The widely held belief is that some of the epidermal cells are rare, long-lived and infrequently dividing, and generate short-lived, rapidly dividing cells that carry out the daily regeneration of the epidermis. The infrequently dividing stem cells were assumed to be the major epidermal cell population responsible for repairing skin injury.
Researchers in the lab of Tudorita Tumbar, associate professor in the Department of Molecular Biology and Genetics, have a different idea. Tumbar led a study showing the existence of two independent epidermal stem cell populations that divide at different rates, with both contributing to injury repair.
The work was conducted on mouse tail skin, which is a useful model system for stem cell research, and preliminary data also implicate the two stem cells in the back skin, which is more representative of human skin (…)
“Knowing the identity of the skin stem cells, allows examination of how genes function specifically in these cells to maintain normal tissue physiology and how genetic perturbations can lead to disease,” she said.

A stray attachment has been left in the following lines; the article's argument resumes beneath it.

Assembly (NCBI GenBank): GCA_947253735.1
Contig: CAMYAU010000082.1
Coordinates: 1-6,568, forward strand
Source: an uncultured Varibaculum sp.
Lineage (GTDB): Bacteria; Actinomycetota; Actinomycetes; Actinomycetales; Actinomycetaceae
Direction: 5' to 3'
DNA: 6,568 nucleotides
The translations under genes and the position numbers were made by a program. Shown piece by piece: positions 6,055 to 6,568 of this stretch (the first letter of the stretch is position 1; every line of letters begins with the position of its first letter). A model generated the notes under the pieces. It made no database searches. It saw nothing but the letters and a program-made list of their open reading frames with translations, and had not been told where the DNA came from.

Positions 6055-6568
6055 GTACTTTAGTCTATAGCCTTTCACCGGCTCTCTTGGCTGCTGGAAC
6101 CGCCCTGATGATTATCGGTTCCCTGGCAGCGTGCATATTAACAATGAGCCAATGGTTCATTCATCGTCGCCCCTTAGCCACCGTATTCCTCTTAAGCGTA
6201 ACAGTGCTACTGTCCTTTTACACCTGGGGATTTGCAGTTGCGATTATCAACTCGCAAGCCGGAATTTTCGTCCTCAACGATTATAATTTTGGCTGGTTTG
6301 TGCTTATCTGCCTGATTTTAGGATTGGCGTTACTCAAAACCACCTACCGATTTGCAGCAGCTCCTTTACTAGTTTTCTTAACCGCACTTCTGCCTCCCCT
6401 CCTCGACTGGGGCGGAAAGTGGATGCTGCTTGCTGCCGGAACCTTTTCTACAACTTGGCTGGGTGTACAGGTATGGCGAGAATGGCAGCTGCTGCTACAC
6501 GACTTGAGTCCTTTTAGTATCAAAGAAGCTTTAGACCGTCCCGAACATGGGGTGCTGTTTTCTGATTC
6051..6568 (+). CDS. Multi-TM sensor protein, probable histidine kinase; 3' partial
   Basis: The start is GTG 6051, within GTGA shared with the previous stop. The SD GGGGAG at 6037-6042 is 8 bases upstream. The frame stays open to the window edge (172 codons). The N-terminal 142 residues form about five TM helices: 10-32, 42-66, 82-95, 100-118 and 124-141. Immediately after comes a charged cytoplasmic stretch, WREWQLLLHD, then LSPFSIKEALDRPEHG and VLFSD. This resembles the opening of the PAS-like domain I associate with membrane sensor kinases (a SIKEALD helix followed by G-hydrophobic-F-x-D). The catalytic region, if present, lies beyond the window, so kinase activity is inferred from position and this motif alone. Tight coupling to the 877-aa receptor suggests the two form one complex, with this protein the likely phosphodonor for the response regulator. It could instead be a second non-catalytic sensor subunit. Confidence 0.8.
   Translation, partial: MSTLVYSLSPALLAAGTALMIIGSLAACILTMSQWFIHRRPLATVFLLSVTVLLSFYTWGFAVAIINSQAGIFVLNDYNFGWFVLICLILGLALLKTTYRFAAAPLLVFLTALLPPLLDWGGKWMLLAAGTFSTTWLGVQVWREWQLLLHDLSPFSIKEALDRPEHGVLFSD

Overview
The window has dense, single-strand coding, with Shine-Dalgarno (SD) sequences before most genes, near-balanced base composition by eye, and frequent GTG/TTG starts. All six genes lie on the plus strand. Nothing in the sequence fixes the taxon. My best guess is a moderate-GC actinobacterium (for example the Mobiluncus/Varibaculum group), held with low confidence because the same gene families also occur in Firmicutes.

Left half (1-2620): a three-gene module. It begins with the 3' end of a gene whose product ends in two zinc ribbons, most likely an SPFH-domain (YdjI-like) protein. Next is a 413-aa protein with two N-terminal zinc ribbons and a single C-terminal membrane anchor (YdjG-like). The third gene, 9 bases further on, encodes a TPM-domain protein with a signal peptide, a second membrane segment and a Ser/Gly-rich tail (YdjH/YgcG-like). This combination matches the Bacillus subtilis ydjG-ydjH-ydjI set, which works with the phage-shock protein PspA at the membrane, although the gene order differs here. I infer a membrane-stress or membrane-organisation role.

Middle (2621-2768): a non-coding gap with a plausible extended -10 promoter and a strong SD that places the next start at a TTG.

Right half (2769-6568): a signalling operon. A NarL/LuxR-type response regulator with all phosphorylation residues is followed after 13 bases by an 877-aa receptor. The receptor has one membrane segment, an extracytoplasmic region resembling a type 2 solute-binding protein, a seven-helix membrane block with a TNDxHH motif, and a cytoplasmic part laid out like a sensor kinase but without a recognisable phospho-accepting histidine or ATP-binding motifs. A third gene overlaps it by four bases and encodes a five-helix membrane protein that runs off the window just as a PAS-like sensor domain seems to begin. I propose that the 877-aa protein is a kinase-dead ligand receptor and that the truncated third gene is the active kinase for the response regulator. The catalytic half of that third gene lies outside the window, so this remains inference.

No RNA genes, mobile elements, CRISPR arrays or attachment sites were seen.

Tumbar and her group conducted long-term lineage tracing of the stem cells using fluorescent marking within populations of both infrequently dividing, or label-retaining, cells (LRCs) and more proliferative cells (non-LRCs). All of the genetically marked cells’ progeny remain labeled with the fluorescent dye, so the researchers were able to follow their lineage to see if they behaved like stem cells.
“What we found was that there are two populations of epidermal stem cells, one for the LRCs and one for the non-LRCs, and these two stem cells divide at different rates,” Tumbar said (…)
“By using the new markers and genetic tools provided by this study, we will be able to modify genes of interest specifically in the stem cells to address how their behavior is regulated during homeostasis (normal conditions) and what the outcome is when stem cell function is disrupted,” said co-author Aiko Sada, a former post-doctoral fellow in the Tumbar group, now an assistant professor at the University of Tsukuba (Japan).
This work could also be of value in the study of certain diseases, such as cancer, and how the disease originates or manifests itself in one stem cell population over another. Understanding early stages of disease onset is considered crucial for developing preventive strategies (…)
This work was supported by the Empire State Stem Cell Foundation, the New York State Department of Health and grants from the National Institutes of Health.